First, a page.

ACN - 101321555 Australasian Human Research Ethics Consultancy Services Pty Ltd (AHRECS)
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Australasian Human Research Ethics Consultancy Services Pty Ltd (AHRECS)

They agreed to listen to a complaint about a paper. Then the harassment began – Retraction Watch (Alison McCook | March 2017)0

Posted by Admin in on June 5, 2017

We receive our fair share of tips, and most are well-intentioned attempts to clean up the scientific literature. However, sometimes would-be critics can veer into personal attacks. As chair of the Committee on Publication Ethics, Virginia Barbour has seen a lot. But nothing quite prepared her for being cyberbullied by someone the organisation had agreed to listen to when they raised a complaint about a published paper. In this guest post, Barbour tells the story of how COPE’s attempts to assist led to hundreds of harassing emails and unfounded accusations of a cover-up, which the complainant spread indiscriminately.

The AHRECS team know Ginny, respect her work and respect the contribution COPE makes to the research integrity sphere, so we found this account doubly concerning.

By its very nature, publication and research ethics often includes issues that are hard to resolve and it’s not uncommon for journals to receive concerns from individuals about specific papers. COPE has guidance for its members on what to do when they are contacted by such individuals. We urge and support editors and publishers in taking issues raised seriously. Nonetheless, such individuals (whether anonymous or not) can experience difficulties in getting their cases heard and, in rare and unusual cases, face extreme measures to silence them.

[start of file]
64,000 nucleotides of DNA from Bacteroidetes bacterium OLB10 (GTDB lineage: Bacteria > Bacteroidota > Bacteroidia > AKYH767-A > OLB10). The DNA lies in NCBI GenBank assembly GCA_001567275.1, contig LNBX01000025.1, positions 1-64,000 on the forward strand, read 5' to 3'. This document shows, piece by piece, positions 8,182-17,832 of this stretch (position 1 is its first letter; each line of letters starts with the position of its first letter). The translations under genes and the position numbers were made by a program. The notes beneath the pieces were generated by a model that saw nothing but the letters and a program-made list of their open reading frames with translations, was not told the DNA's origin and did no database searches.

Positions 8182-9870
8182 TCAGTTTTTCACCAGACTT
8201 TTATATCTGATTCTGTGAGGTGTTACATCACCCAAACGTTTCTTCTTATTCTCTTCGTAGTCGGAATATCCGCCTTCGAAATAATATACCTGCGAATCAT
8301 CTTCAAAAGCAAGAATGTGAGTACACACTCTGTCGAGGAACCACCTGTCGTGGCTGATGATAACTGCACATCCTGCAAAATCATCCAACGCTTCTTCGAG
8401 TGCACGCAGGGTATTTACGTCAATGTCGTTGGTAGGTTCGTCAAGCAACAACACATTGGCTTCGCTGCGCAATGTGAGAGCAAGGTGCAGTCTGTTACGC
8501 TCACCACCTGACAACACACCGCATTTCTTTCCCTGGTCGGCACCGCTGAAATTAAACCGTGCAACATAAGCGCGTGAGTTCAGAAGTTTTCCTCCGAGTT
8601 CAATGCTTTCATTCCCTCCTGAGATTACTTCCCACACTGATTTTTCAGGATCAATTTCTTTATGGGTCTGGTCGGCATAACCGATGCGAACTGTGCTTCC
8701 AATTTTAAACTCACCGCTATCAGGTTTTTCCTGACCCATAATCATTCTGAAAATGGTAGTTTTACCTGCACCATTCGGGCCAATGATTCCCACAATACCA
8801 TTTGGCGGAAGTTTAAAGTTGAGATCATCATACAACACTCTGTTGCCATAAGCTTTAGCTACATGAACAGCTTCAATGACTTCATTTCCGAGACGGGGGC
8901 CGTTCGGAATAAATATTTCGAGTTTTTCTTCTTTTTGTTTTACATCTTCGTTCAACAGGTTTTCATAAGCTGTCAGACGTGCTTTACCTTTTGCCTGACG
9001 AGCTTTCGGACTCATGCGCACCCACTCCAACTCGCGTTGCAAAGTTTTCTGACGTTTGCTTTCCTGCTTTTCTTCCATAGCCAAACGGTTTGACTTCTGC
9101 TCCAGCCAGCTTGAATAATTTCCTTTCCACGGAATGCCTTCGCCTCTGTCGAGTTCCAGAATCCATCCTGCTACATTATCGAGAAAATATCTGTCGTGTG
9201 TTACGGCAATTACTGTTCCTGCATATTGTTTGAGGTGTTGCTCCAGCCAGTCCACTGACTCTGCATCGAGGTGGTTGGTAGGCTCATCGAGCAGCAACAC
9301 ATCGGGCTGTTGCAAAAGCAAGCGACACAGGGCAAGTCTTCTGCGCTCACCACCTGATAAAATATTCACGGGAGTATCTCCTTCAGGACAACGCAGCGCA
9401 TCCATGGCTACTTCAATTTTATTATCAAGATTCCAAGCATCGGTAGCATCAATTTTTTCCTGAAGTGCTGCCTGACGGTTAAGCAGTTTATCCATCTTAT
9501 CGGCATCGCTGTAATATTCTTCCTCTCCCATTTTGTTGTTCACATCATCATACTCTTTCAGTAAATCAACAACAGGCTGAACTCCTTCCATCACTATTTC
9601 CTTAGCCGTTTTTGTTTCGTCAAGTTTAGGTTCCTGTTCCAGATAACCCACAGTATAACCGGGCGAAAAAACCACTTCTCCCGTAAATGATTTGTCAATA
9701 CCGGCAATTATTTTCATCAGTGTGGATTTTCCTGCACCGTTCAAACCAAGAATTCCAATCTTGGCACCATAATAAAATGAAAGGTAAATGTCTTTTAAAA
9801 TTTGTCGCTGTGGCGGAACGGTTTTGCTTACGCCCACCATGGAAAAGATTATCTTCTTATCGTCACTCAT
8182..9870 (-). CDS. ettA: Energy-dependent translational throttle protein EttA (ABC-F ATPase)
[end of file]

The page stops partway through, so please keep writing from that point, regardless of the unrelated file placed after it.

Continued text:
At COPE, we therefore also have a mechanism whereby readers can raise concerns about an issue in a COPE member journal, if the journal and publisher have not been able to resolve the issue. We have devoted increasing resources to this mechanism, even though is not the primary reason for which COPE was set up. As a membership organisation, COPE does not have regulatory authority over journals or publishers, but we can review the process the journal or publisher followed to determine if best practice was followed.

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Tri-Agency Framework: Responsible Conduct of Research0

Posted by Admin in on June 3, 2017

Canadian Institutes of Health Research
Natural Sciences and Engineering Research Council of Canada
Social Sciences and Humanities Research Council of Canada

1.1 Introduction
The search for knowledge about ourselves and the world around us is a fundamental human endeavour. Research1 is a natural extension of this desire to understand and to improve the world in which we live, and its results have both enriched and improved our lives and human
society as a whole.

In order to maximize the quality and benefits of research, a positive research environment is required. For researchers, this implies duties of honest and thoughtful inquiry, rigorous analysis, commitment to the dissemination of research results, and adherence to the use of professional standards. For the Canadian Institutes of Health Research (CIHR), the Natural Sciences and Engineering Research Council of Canada (NSERC), and the Social Sciences and Humanities Research Council of Canada (SSHRC) (the Agencies) and institutions that receive Agency funding, it calls for a commitment to foster and maintain an environment that supports and promotes the responsible conduct of research (RCR).